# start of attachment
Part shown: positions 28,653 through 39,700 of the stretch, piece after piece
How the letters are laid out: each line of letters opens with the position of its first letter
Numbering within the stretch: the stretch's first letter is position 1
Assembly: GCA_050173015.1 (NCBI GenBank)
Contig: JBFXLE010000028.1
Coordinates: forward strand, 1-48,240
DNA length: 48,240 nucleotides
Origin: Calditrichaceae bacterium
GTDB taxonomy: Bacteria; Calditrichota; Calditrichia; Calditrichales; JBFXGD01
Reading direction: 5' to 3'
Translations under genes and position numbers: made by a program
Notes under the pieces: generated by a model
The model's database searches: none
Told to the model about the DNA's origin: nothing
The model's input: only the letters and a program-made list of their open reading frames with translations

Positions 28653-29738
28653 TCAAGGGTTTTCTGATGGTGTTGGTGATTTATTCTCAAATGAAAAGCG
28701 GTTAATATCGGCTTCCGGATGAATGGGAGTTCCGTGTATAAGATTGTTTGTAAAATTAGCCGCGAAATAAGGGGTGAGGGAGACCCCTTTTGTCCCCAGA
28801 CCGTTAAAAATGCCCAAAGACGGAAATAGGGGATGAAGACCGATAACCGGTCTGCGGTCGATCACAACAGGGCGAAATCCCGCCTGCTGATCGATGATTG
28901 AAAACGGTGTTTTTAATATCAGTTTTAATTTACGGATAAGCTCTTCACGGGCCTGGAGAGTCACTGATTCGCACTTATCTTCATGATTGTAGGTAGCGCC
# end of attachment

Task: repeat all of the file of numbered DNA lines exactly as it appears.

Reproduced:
Part shown: positions 28,653 through 39,700 of the stretch, piece after piece
How the letters are laid out: each line of letters opens with the position of its first letter
Numbering within the stretch: the stretch's first letter is position 1
Assembly: GCA_050173015.1 (NCBI GenBank)
Contig: JBFXLE010000028.1
Coordinates: forward strand, 1-48,240
DNA length: 48,240 nucleotides
Origin: Calditrichaceae bacterium
GTDB taxonomy: Bacteria; Calditrichota; Calditrichia; Calditrichales; JBFXGD01
Reading direction: 5' to 3'
Translations under genes and position numbers: made by a program
Notes under the pieces: generated by a model
The model's database searches: none
Told to the model about the DNA's origin: nothing
The model's input: only the letters and a program-made list of their open reading frames with translations

Positions 28653-29738
28653 TCAAGGGTTTTCTGATGGTGTTGGTGATTTATTCTCAAATGAAAAGCG
28701 GTTAATATCGGCTTCCGGATGAATGGGAGTTCCGTGTATAAGATTGTTTGTAAAATTAGCCGCGAAATAAGGGGTGAGGGAGACCCCTTTTGTCCCCAGA
28801 CCGTTAAAAATGCCCAAAGACGGAAATAGGGGATGAAGACCGATAACCGGTCTGCGGTCGATCACAACAGGGCGAAATCCCGCCTGCTGATCGATGATTG
28901 AAAACGGTGTTTTTAATATCAGTTTTAATTTACGGATAAGCTCTTCACGGGCCTGGAGAGTCACTGATTCGCACTTATCTTCATGATTGTAGGTAGCGCC